Thursday, March 25, 2004
When guitarist Tom Ayres launched into a rocked-up version of Madonna’s “Like A Virgin” during Moving Parts’ first live show, drummer David Tucker mouthed the word “what?” while playing along. It turns out that the song was even a surprise for Dale Ockerman, the keyboardist and the band’s leader.
“I had no idea,” he says. “I hate Madonna. But that was fun.”
Actually, Ockerman believes the whole night was full of surprises due to the fact that Moving Parts has never played a show or even rehearsed together before last Thursday’s gig at Sly McFly’s. While most bands get to polish their sound during band practices in a drafty garage or a moldy basement, Moving Parts was having its first official band practice in front of a Thursday night Cannery Row crowd.
Luckily, the band is full of veteran musicians. Ockerman got his start playing with Quiksilver Messenger Service at the Fillmore West in 1971. In the mid ‘70s, Ockerman was a full-time member of the legendary Santa Cruz hard-rock band Snail. Then, between 1988 and 1996, Ockerman played keyboards for The Doobie Brothers and co-wrote three songs for the group, including “Take Me to the Highway” and “I Can Read Your Mind,” from Cycles and “This Train I’m On” from Brotherhood.
After his stint with the Doobies, Ockerman played with Zigaboo Modeliste, the former drummer for The Meters, in his funk jam band, Zigaboo Modeliste & The Aahkesstra.
Ockerman is not the only member of Moving Parts with impressive credentials. Bassist/vocalist E.T. has played with bluesman Coco Montoya, while David Tucker is also a drummer for Santana vocalist Tony Lindsay’s own band, Spangalang.
While Richard Bryant toured as a backup singer for The Doobie Brothers from 1989 to 1991, the lead vocalist for Moving Parts is probably best known around these parts as the recording engineer for The Parlor, a recording studio on East Franklin Street in Monterey.
Though Bryant is the only member of the band currently living in Monterey County, Ayres resided here for years, playing in Push and performing lead guitar duties for Karma. Currently, Ayres, who lives in Oakland, is also playing in Persephone’s Bees with his wife, Angelina Moysov, and in Mike Beck’s Cowboy Satellites.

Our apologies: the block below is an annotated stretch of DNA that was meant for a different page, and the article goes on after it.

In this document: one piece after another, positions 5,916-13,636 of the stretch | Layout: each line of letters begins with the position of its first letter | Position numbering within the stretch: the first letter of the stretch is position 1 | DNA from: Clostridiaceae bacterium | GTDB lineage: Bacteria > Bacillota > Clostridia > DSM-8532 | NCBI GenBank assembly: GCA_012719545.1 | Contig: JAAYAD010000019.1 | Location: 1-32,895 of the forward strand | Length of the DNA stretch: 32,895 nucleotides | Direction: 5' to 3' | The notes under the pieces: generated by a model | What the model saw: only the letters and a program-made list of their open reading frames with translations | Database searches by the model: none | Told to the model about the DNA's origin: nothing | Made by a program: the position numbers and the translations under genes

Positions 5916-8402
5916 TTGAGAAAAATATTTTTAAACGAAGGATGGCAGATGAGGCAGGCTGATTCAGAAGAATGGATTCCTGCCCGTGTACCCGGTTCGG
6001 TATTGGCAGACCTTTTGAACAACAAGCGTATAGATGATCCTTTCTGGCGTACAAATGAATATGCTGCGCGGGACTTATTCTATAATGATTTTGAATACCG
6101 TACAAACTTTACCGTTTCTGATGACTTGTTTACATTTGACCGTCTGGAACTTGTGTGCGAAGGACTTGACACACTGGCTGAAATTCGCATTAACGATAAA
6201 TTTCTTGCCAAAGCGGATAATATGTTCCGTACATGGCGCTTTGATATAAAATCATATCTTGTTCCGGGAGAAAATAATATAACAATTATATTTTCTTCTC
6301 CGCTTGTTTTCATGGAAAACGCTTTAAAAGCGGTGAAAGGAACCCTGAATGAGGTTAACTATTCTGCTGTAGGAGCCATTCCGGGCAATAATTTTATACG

Apparently, Jack Burnham, Sly McFly’s owner, had been asking Ockerman to get a group together for quite some time. Despite the fact that they live all over the Bay Area, Ockerman chose his bandmates for their versatility and talent. “Those were the names that popped to the top,” he says.
After playing classic rock songs like The Beatle’s “Drive My Car,” the Steve Miller Band’s “Fly Like an Eagle” and Procol Harum’s “A Whiter Shade of Pale” during the first set of their maiden-voyage gig, the band launched into a funky instrumental after the set break. During the song, local bluesman Lee Durley watched the action on the dance floor, while Larry Randolph of The Remedy danced with the growing crowd.
With Bryant back behind the microphone, the group started played a tight version of Stevie Wonder’s “Superstition.” After a long keyboard solo by Ockerman, E.T. screamed into his microphone and the band effortlessly transformed the song into Allen Toussaint’s “Sneaking Sally Through the Alley,” which was a hit song for Robert Palmer in 1974. Basically, Moving Parts sounds like a hot jam band tackling FM radio staples from the ‘70s.
Though the set list varies from slick technical rock like Steely Dan to hard-edged funk and R & B, Ockerman believes there is something that unifies every song his band performs.
“We are trying to do melodies and songs we like, but it has to groove,” he says.
Another surprise occurred while the band performed the old blues song “Kansas City.” While Bryant clapped his hands and chewed on a piece of gum, Ayres took liberties with the song’s lyrics changing “Kansas City” to “Sand City.” At the end of the song, Ayres admitted that, yes, he has lived in Sand City.
Throughout Thursday’s show, all of the musicians appeared to be thrilled by playing with other high-caliber musicians. The next day, Ockerman is still excited about his new group. He is hoping to record a six-song demo with the group in the near future.
“Last night, we realized we really gel well together,” he says.
Not bad for a first practice.
Moving Parts plays at Sly McFly’s, 700 Cannery Row, Monterey, for the next three Thursdays at 8:30pm. No cover. 372-3225.